By Julie Glass
After their 34–3 shellacking of the Steelers on Sunday, the Eagles have become one of the NFL’s elite teams.
The Eagles don’t just look good in the funhouse mirrors that are wins over Cleveland and Chicago, and their quarterback doesn’t just look good for a rookie. The Eagles can play, and that goes far beyond Carson Wentz.
Most weeks, Steelers quarterback Ben Roethlisberger is capable of unleashing a godly firestorm on defenses. We’re talking scorched earth. Against first-year Philly coordinator Jim Schwartz’s defense, though, he looked like a kid with a suction-cup bow and arrow. Antonio Brown got his (because that’s what he does) to the tune of 12 catches for 140 yards, but Roethlisberger finished just 12-of-26 for 117 yards on passes to the rest of his receivers. He was fortunate to throw only one interception.
Aside from a requisite bomb to Sammie Coates, a 41-yarder on a third-and-4 in the second quarter, the Steelers had nothing working down the field all game. (Markus Wheaton could have helped, but a first-quarter toss to the end zone hit him in the chest and fell incomplete.) Schwartz’s unit played a combination of zone and man coverage that kept Pittsburgh guessing at the line of scrimmage, and by taking away Roethlisberger’s instant options, it forced him to hold the ball. That’s when the front four took over.
Among 37 qualified quarterbacks in the 2015 season, Roethlisberger finished 36th in pressure rate. On Sunday, he was under siege. Philly’s final numbers — four sacks and eight QB hits — don’t come close to conveying how menacing its pass rush truly was. Fletcher Cox and Brandon Graham tormented the right side of the Steelers offensive line. Roethlisberger was chased quickly from his spot all game, and because the Eagles were able to consistently generate pressure rushing only four, a flooded defensive backfield gave the QB fewer opportunities to improvise. All-Pro right guard David DeCastro and right tackle Marcus Gilbert were flagged for three combined holding penalties; with Philly’s secondary smothering the Steelers receivers, the Eagles were able to decline them all.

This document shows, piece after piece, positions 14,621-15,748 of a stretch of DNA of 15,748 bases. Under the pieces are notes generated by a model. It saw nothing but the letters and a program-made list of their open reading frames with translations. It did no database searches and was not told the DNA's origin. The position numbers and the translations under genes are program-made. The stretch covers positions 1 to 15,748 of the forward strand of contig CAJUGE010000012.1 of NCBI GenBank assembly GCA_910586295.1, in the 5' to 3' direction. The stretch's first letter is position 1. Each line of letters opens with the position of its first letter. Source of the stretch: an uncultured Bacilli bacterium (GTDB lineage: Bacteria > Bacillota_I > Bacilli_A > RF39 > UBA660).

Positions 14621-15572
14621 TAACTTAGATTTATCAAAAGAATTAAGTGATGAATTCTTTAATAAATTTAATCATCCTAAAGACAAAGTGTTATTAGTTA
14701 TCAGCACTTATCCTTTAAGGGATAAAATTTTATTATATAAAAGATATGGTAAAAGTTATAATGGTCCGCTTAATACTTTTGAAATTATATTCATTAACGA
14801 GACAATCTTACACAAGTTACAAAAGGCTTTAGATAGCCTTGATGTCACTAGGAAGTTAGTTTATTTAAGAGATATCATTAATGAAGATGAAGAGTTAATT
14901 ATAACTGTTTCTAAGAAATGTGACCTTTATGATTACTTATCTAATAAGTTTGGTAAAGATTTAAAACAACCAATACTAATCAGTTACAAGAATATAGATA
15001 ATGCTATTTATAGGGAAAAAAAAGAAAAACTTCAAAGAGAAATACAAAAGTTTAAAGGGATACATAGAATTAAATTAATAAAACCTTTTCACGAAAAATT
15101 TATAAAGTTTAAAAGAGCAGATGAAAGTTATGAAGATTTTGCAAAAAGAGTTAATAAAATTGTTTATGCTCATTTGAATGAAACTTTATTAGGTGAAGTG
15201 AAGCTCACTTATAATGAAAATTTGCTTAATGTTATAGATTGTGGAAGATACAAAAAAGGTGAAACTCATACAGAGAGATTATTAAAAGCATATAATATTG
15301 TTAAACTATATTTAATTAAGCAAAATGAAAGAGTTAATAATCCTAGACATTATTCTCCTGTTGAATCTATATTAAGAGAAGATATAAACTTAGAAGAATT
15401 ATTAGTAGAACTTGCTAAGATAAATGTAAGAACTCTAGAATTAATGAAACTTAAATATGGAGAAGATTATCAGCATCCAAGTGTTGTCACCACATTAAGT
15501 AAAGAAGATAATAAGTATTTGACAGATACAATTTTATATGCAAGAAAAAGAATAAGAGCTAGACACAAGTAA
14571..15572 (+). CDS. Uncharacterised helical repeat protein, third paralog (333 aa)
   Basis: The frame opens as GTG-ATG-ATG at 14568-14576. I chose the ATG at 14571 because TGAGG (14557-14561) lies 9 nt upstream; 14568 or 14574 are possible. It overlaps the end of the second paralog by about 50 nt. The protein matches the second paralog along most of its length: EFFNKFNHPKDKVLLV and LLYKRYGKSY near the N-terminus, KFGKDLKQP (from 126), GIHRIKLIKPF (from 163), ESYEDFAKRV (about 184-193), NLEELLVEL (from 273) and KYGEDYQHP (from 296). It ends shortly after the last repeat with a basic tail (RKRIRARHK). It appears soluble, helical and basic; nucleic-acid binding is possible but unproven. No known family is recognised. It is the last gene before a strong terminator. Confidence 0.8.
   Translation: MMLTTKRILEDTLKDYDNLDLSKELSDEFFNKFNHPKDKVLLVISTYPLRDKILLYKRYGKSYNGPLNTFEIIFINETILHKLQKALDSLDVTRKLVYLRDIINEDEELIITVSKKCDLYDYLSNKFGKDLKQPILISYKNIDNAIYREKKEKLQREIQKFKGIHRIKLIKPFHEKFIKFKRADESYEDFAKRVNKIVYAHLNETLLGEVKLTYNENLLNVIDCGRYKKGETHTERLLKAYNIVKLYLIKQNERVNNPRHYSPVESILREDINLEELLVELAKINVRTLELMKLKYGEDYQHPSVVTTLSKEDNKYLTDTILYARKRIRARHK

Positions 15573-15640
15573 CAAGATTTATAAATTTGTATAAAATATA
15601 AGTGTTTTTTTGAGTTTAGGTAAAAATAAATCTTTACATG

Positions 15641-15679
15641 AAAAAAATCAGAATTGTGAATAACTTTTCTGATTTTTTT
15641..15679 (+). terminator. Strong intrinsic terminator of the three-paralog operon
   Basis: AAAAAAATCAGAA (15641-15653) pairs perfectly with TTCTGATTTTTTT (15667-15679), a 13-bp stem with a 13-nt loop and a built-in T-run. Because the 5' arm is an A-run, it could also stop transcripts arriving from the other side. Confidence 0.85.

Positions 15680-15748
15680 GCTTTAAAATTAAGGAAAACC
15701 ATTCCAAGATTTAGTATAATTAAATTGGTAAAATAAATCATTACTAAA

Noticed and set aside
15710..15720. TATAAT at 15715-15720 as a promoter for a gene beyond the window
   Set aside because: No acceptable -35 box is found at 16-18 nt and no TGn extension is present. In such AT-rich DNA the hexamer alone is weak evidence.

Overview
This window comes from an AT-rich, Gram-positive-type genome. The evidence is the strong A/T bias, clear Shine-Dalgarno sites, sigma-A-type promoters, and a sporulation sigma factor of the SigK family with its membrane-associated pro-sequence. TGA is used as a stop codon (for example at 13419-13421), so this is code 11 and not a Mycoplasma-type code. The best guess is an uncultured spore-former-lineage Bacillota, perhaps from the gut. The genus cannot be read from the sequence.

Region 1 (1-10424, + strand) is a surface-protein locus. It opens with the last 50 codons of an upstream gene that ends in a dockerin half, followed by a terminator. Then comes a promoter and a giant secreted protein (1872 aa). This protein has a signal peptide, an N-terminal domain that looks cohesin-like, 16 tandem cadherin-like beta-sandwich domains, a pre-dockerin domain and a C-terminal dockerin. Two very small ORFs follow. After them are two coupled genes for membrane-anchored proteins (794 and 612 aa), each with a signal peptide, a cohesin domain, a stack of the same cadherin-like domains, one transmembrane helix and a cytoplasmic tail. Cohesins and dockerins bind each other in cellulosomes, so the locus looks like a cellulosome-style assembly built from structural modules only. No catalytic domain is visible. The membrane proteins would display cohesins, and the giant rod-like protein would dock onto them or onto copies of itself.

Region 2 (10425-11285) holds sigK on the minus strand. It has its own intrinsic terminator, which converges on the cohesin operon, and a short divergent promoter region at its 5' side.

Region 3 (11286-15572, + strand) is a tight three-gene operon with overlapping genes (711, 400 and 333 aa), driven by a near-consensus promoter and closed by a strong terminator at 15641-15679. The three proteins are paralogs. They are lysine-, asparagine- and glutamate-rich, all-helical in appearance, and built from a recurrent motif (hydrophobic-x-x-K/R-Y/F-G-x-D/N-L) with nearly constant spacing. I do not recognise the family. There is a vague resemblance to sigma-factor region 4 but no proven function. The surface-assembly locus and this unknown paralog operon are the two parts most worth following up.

This version of the Eagles defense was always possible under Schwartz. Cox and Graham are built for his version of the 4–3, and the team’s ability to toss guys like Connor Barwin and Vinny Curry into the mix gives it a pass rush that rivals any in the league. That group looked dominant in Week 3. So did the Eagles’ big boys on the other side of the ball.
A depleted Steelers linebacking corps (Lawrence Timmons was taken to the hospital with a shin injury; Ryan Shazier was hobbled with a bad knee) made things easier on Pederson’s group, but Philly would have looked great regardless of who was playing on defense. After handing Pittsburgh its worst loss since 1989, there is no longer a Yeah, but attached to what the Eagles have done. Based on what we’ve seen over the past three weeks, Philly’s rookie head coach and quarterback are better than anyone could have dreamed, and this team has emerged as the clear favorite in the NFC East. Pederson and Wentz will be treated like Philly royalty this week.
At this point, they should be.